Table 2

Studies comparing cuffed ETTs versus uncuffed ETTs for short-term use in anaesthesia

AuthorType of studyParticipantsOutcomesMain resultsComments
Khine et al8RCT488 children from birth to 8 years of age (251 cuffed: 237 uncuffed) requiring anaesthesia for surgery.(A) Number of intubations required to achieve appropriately sized ETT, (B) the need to use >2 L/min fresh gas flow, (C) concentration of nitrous oxide (N2O) in the operating room, and (D) incidence of croup were compared.(1) In patients <2 years age, the ETT exchange rate was 0% cuffed ETT: 30% uncuffed ETT. (2) Requirement for >2 L/min fresh gas flow was significantly less with cuffed ETTs (1.2%) vs those with uncuffed ETTs (11%) (p<0.001). (3) Ambient N2O concentration exceeded 25 ppm in 0% cuffed ETT: 37% uncuffed ETT (p<0.001). (4) No difference in treatment for stridor between 2 groups (1.2% cuffed: 1.3% uncuffed).Mallinckrodt lo-pro or Sheridan low-pressure cuffed ETTs were used.
Weiss et al16Multicentre RCT (24 centres across Europe)2246 children birth–5 years of age requiring anaesthesia for surgery (1119 cuffed: 1127 uncuffed). 624 patients aged 0–8 months (28% of the patient sample).(A) Incidence of postextubation stridor and (B) ETT exchange rates.(1) No difference in postextubation stridor was noted (4.4% cuffed: 4.7% uncuffed (p=0.543). (2) ETT exchange rate 2.1% cuffed: 30.8% uncuffed groups (p<0.001). (3) Minimal cuff pressure required to seal the trachea was 10.6 (4.3) cm H2O with the cuffed ETTs.Standardised Microcuff cuffed ETT vs non-standardised uncuffed ETT.
Eschertzhuber et al17RCT70 children aged 0–5 years (35 cuffed: 35 uncuffed) undergoing surgery.Anaesthetic gas consumption using cuffed vs uncuffed ETTs.With use of cuffed ETTs there was significantly less: (1) Fresh gas flow requirement (cuffed 1.0 (0.5–1.0) L/min: uncuffed 2.0 (0.5–4.3) L/min, p<0.001), (2) sevoflurane use (cuffed 6.2 (1.1–14.9) mL: uncuffed16.1 (6.4–82.8) mL, p=0.003), and (3) medical gas use (cuffed 46 (9/149) L: uncuffed 129 (53–552), p<0.001). (4) Total costs for sevoflurane and medical gases significantly less in the cuffed ETT group (cuffed €5.2 (1.0–12.5): uncuffed €13.4 (6.0–67.3), p<0.001). (5) Concluded that increased cost of cuffed ETTs is compensated by reduction in gas consumption.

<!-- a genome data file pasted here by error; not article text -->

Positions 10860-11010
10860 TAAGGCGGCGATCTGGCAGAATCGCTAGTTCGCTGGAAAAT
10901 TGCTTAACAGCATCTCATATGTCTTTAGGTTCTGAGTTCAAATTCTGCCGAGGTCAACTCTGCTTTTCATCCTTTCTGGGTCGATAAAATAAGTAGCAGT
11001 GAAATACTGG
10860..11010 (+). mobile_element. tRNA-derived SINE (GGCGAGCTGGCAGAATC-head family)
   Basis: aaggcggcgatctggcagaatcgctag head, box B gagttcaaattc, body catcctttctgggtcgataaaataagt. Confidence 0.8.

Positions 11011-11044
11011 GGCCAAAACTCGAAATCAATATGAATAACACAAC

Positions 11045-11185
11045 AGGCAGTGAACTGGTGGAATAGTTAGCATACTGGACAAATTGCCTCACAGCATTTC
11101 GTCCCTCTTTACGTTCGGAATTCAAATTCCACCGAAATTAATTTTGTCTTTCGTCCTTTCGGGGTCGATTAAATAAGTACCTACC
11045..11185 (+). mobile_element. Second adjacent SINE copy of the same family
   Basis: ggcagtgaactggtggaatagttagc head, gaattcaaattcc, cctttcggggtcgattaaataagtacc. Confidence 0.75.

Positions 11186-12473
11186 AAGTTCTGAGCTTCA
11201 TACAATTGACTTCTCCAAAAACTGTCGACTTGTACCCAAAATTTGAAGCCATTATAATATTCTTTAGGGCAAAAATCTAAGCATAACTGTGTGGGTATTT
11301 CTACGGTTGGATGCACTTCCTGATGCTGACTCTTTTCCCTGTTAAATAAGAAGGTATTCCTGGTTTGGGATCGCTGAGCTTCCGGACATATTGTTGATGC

Dorsey et al14Retrospective cohort study327 burns patient aged 0–10 years undergoing anaesthetic (228 intubation events where the type of ETT used was clear, 111 cuffed: 117 uncuffed), over 10 year period 1998–2007.Review of adverse events.(1) They showed clinically significant loss of tidal volume with uncuffed ETTs (OR 10.62, 95% CI 2.2 to 50.5, p=0.003) and (2) clinically significant higher requirement for immediate reintubation to change ETT size/type with uncuffed ETTs (cuffed 7.2%: uncuffed 37.6%, OR 5.54, 95% CI 1.1 to 13.6). (3) No significant differences in rates of postextubation stridor (7.2% cuffed: 4.3% uncuffed), self-extubation (0.9% both groups), aspiration (0 patients, both groups) and failed extubation (1.8% cuffed: 3.4% uncuffed). (4) When the sample was restricted to age 0–2 years, (A) reintubations were significantly higher in the uncuffed group (OR 10.0, 95% CI 2.1 to 48.5, p=0.004). (B) There were no clinically significant air leaks in the cuffed ETT group, whereas there were significant air leaks in 19.4% of the uncuffed ETT group.Not randomised. Rate of cuffed ETT use increased over the studied years.
  • ETT, endotracheal tube; RCT, randomised controlled trial.